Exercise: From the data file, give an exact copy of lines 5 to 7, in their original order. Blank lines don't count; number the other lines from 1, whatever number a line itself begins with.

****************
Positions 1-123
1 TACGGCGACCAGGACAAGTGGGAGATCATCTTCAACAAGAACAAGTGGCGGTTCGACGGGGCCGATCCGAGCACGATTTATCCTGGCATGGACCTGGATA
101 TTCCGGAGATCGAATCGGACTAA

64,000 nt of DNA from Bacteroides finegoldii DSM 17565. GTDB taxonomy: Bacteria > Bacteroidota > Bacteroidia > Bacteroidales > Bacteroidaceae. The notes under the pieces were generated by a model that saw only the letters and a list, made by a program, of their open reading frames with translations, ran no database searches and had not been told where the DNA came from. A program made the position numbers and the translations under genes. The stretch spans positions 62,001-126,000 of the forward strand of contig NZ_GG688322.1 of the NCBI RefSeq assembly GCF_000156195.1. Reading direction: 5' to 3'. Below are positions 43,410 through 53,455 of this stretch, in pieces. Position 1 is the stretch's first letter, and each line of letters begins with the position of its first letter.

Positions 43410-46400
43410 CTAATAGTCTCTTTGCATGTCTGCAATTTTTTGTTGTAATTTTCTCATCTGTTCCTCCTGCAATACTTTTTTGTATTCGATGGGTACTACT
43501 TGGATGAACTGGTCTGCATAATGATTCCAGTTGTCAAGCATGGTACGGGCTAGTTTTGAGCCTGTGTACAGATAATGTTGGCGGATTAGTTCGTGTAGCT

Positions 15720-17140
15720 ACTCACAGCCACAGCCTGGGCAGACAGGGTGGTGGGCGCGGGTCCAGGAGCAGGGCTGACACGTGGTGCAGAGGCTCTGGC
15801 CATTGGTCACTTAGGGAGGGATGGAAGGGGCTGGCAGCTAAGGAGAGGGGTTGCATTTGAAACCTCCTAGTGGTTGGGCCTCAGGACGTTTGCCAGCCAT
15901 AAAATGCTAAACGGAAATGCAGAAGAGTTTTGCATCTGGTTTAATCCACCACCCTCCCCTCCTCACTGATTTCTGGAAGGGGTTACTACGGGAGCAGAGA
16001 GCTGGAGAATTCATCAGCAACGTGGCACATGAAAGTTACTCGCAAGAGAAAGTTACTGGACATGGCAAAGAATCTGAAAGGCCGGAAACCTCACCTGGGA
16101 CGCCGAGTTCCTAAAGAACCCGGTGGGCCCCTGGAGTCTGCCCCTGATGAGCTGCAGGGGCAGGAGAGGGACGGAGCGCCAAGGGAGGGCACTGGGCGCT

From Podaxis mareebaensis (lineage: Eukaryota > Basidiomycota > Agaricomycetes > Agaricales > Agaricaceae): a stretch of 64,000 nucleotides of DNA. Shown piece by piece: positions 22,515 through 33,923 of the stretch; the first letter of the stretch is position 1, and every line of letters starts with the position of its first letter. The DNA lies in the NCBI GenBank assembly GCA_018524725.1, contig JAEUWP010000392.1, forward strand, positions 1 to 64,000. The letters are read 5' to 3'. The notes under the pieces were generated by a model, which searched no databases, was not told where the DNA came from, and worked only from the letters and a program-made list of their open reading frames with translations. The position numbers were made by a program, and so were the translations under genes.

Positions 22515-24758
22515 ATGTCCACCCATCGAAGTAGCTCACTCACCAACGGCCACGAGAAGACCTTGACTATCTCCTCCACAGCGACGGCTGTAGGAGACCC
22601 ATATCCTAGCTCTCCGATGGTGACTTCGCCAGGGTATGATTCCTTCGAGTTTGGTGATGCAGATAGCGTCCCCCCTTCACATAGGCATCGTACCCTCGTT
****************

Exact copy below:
Positions 43410-46400
43410 CTAATAGTCTCTTTGCATGTCTGCAATTTTTTGTTGTAATTTTCTCATCTGTTCCTCCTGCAATACTTTTTTGTATTCGATGGGTACTACT
43501 TGGATGAACTGGTCTGCATAATGATTCCAGTTGTCAAGCATGGTACGGGCTAGTTTTGAGCCTGTGTACAGATAATGTTGGCGGATTAGTTCGTGTAGCT